Costs of reducing emissions

In a brief issued yesterday, the Congressional Budget Office (CBO) discusses the economic costs of reducing greenhouse-gas emissions in the U.S. in terms of (1) determinants of costs, and (2) size of costs.

What determines the costs of reducing emissions?
  • Emissions in the absence of policy changes - if emissions are allowed to grow, mitigation costs would be greater
  • Types of policies adopted - regulatory or market-based
  • Response of the economy - the more easily producers and consumers can respond to price changes, the lower costs would be
  • Efforts by other countries - their policies would influence U.S. costs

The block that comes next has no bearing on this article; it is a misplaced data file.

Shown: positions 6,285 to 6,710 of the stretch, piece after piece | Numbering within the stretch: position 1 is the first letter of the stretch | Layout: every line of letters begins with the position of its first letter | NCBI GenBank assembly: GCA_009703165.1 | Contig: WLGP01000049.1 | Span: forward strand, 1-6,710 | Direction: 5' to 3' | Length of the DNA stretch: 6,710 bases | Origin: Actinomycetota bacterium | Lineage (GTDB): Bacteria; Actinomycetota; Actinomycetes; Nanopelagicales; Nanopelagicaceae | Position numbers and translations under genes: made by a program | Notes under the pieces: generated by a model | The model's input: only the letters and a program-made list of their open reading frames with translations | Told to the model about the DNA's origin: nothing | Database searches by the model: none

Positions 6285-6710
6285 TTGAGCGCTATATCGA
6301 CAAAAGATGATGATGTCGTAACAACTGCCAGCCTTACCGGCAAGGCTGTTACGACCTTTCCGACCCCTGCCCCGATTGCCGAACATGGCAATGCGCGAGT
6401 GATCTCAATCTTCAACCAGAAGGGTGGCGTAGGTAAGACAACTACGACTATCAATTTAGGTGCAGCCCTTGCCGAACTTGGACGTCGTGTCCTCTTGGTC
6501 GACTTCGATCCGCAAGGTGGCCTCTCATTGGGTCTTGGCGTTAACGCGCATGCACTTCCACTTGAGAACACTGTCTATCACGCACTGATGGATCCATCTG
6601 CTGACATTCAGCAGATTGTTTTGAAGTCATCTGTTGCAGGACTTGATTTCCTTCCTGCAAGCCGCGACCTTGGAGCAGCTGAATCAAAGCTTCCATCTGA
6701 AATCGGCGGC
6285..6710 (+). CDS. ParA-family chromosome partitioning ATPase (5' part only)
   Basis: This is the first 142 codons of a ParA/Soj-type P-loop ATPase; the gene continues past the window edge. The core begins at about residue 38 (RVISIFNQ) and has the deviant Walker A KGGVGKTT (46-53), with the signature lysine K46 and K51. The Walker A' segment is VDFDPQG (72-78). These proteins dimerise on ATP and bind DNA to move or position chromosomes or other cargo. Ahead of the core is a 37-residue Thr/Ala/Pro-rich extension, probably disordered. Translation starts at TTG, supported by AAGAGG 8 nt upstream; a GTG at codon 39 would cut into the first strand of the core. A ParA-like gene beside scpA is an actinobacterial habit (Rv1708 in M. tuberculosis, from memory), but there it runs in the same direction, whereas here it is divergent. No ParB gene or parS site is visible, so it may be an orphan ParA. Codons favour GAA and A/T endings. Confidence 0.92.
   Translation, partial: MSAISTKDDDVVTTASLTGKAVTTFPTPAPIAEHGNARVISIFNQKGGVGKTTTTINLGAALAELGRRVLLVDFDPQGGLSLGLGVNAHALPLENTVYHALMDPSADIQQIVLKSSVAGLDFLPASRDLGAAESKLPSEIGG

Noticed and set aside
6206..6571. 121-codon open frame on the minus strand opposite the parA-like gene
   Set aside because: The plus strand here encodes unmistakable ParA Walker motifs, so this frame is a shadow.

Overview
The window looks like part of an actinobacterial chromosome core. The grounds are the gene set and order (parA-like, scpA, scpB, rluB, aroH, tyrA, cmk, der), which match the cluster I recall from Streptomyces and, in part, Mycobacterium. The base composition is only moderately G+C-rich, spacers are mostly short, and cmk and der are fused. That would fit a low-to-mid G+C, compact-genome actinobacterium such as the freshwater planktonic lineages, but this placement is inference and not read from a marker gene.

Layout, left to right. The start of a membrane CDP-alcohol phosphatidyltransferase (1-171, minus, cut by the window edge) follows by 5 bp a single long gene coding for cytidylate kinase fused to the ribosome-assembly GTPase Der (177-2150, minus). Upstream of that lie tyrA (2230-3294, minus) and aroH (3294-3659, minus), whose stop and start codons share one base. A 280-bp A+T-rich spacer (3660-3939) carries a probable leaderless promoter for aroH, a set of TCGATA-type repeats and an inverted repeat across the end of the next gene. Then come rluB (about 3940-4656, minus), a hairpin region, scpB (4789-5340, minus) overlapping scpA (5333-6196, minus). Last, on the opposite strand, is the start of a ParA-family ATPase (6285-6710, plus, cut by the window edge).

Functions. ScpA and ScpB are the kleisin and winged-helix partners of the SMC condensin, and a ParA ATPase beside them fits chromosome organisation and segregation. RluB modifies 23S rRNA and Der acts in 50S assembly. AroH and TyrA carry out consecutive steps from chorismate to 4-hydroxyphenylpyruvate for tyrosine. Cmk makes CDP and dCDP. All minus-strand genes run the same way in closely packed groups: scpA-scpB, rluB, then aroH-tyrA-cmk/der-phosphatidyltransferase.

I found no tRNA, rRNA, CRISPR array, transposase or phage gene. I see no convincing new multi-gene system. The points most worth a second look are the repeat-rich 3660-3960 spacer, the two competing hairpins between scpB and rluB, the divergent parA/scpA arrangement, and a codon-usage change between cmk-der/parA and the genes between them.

How large are estimated costs?
  • Changes in energy use and emissions - changes are only modest in the near term, thru 2025
  • Allowance prices - projections relate to H.R. 2454 (see below)
  • Macroeconomic impact - net effects on GDP are likely to be negative because most benefits are expected in the second half of this century
  • Impact on employment - H.R. 2454 would cause a significant shift in the composition of employment
  • Distribution of costs - under H.R. 2454, the loss in purchasing power would be distributed to benefit lower-income households
CBO uses studies of H.R. 2454 (pdf, 1428pp), the American Clean Energy and Security Act of 2009, for its range of estimates.

The Costs of Reducing Greenhouse-Gas Emissions, Nov. 23, 2009
      Brief (pdf, 12pp/656kB)

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